‘NCR cost of living almost triple minimum wage’
The cost of living in Metro Manila has risen to P1,200 for a family of six members, an amount that the parents could not raise if they are both just earning the current minimum wage, according to a labor group.
The Partido ng Manggagawa (PM) said it had conducted a study showing that the cost of living in the capital now stands at P1,217 a day or nearly triple the P456 minimum wage in the National Capital Region (NCR).
“This estimate shows that the gap between the P456 minimum wage in the NCR and the present cost of living is a yawning P761 or 167 percent of the ordinary wage,” PM chair Renato Magtubo said in a statement.
“Even if both parents work—which is the buy-one-take-one policy of the government—then their combined income will not be enough to feed the entire family,” he added.
Magtubo said PM’s estimate did not include savings and social security, which in the government’s basket of goods and services constitute 10 percent of the cost of living. It also did not include expenses for leisure and recreation, and the family budget for health also excluded medical expenses.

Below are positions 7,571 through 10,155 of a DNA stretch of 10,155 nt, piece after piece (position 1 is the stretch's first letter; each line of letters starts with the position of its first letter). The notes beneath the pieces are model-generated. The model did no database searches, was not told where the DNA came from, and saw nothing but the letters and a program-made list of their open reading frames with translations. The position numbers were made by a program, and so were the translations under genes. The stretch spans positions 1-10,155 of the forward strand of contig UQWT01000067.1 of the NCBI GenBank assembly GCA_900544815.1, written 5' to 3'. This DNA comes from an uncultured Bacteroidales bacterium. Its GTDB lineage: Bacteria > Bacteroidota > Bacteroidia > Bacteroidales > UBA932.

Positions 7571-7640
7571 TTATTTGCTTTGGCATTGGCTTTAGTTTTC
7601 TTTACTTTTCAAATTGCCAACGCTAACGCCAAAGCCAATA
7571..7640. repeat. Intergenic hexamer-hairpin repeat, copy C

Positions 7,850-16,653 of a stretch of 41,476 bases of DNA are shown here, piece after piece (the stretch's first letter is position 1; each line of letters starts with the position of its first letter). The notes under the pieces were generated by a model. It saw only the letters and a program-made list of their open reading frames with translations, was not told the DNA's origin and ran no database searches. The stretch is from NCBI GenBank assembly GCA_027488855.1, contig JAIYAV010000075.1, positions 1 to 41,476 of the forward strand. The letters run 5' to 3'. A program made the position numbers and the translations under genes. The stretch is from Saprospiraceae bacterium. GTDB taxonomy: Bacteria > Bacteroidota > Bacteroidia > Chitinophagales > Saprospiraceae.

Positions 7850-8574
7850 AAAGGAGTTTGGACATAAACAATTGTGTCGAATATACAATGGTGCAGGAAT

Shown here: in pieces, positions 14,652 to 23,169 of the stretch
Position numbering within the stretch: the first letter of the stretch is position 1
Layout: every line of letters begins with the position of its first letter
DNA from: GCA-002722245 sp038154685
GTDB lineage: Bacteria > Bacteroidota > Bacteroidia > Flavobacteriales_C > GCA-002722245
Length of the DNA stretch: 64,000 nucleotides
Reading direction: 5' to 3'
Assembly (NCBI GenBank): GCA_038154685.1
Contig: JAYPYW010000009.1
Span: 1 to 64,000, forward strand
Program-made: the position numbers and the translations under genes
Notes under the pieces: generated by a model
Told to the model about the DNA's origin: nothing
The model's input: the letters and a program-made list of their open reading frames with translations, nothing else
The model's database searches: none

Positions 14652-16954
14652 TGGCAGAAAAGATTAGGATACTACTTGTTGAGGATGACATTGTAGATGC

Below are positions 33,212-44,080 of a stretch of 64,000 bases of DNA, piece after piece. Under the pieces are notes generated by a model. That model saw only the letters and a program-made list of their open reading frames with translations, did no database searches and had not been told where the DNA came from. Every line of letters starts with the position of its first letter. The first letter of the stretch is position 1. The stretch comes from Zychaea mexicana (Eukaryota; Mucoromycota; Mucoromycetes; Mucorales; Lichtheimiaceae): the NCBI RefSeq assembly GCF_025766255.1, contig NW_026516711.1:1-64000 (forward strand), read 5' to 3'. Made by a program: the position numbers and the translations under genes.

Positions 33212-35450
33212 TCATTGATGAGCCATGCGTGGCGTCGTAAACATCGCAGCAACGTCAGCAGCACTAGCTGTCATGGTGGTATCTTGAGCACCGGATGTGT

“If we include such items, and we must in a more accurate survey, then the cost of living will significantly exceed P1,200 per day,” he said.
National Wage and Productivity Council’s cost of living estimate of P917 for the Metro residents in 2008 was “hopelessly outdated in the light of this study and in the face of continuing inflation,” he said.
The labor leader doubted that the NCR wage board would approve the petition filed earlier this month seeking a P85 wage increase. “Since the NCR wage board was established in 1989, no basic wage increase ever granted was above P30, whether the economy was in boom or bust. The wage boards must be abolished for being inutile.”
“Its wage orders are always delayed, stingy and benefits merely a small section of workers because it is not across-the-board and riddled with exemptions, deferments and creditability clauses,” he said.
PM is advocating the establishment of a National Wage Commission to replace the regional wage boards and fix wages based on the single criterion of cost of living.
Despite the huge gap between the present minimum wage and the current cost of living, the proposed commission can equalize the two by a host of mechanisms, like direct wage increases, tax exemptions, price discounts and social security subsidies for workers, he added. Philip C. Tubeza